From Our 2013 Archives
People May Eat More When Headlines Bear Bad News
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FRIDAY, Jan. 25 (HealthDay News) -- Tough economic times can lead people to eat much more than they normally would, a recent study finds.
So, to cut down on calories, tune out bad news, the study author suggests.
Study participants who were given numerous messages about tough times ate nearly 40 percent more food than those who were given neutral messages. The researchers also found that messages about tough times led people to desire more high-calorie foods.
In one experiment, participants were told that they were taking part in a taste test for a new kind of M&M's candy. They were told one bowl had M&M's with high-calorie chocolate while the other bowl had M&M's with low-calorie chocolate. In fact, there was no difference in the candies.
Before doing the taste test, the participants were shown posters that contained either neutral sentences or sentences about struggle and adversity. Those who saw the struggle and adversity posters ate about 70 percent more of the "high-calorie" candy than the "low-calorie" option, while those who saw the neutral posters ate about the same amounts of both types of candy.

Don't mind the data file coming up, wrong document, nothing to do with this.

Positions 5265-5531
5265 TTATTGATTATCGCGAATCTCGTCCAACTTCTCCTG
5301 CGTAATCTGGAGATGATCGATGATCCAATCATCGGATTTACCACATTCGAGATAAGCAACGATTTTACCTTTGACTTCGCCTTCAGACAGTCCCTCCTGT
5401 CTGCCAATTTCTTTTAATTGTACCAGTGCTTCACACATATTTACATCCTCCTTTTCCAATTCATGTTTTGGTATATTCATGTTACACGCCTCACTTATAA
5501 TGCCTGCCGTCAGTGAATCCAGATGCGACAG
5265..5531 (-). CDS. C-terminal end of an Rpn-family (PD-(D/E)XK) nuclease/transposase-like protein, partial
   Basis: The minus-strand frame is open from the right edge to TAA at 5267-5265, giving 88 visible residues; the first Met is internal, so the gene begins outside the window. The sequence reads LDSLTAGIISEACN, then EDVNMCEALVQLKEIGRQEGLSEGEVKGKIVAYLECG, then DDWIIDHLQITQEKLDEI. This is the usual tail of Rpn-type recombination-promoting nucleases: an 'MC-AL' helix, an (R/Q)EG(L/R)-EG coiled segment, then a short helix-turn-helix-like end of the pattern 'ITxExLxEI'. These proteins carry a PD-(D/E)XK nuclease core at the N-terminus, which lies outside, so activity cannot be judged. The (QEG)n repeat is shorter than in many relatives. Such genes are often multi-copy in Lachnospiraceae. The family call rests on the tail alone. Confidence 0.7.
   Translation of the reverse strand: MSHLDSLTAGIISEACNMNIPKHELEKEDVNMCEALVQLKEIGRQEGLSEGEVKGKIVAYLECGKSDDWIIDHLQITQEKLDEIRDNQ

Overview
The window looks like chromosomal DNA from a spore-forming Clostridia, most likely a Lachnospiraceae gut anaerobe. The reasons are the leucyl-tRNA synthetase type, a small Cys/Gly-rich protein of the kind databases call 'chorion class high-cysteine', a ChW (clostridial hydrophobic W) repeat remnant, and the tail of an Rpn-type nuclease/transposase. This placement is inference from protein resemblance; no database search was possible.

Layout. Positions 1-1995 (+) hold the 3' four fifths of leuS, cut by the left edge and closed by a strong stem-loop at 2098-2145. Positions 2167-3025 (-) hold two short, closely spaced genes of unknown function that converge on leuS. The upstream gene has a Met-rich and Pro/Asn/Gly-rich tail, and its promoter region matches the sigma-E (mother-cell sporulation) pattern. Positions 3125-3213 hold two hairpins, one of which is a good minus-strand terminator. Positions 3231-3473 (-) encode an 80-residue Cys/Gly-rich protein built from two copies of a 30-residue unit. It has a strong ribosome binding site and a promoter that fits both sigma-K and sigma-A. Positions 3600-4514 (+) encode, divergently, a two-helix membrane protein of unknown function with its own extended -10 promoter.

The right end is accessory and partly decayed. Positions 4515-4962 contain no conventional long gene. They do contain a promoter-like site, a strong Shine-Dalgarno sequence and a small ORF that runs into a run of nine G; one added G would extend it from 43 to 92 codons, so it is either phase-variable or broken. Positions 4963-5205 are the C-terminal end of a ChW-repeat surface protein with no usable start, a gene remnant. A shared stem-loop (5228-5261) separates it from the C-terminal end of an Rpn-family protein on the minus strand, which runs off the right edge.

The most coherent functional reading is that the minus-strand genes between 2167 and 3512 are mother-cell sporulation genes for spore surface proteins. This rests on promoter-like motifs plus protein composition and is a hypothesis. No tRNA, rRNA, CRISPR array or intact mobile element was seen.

The study, released online in advance of publication in an upcoming print issue of the journal Psychological Science, received no funding from private industry.
"It is clear from the studies that taste was not what caused the reactions, it was a longing for calories," study author Juliano Laran, an assistant professor of marketing at the University of Miami School of Business Administration, said in a journal news release.
"These findings could have positive implications for individuals in the health care field, government campaigns on nutrition, and companies promoting wellness. And, certainly beware of savvy food marketers bearing bad news," he added.
"The findings of this study come at a time when our country is slowly recovering from the onslaught of negative presidential campaign ads chalked with topics such as the weak economy, gun violence, war, deep political divides, just to name a few problem areas," Laran noted.
"Now that we know this sort of messaging causes people to seek out more calories out of a survival instinct, it would be wise for those looking to kick off a healthier new year to tune out news for a while," he suggested.
-- Robert Preidt
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SOURCE: Psychological Science, news release, Jan. 22, 2013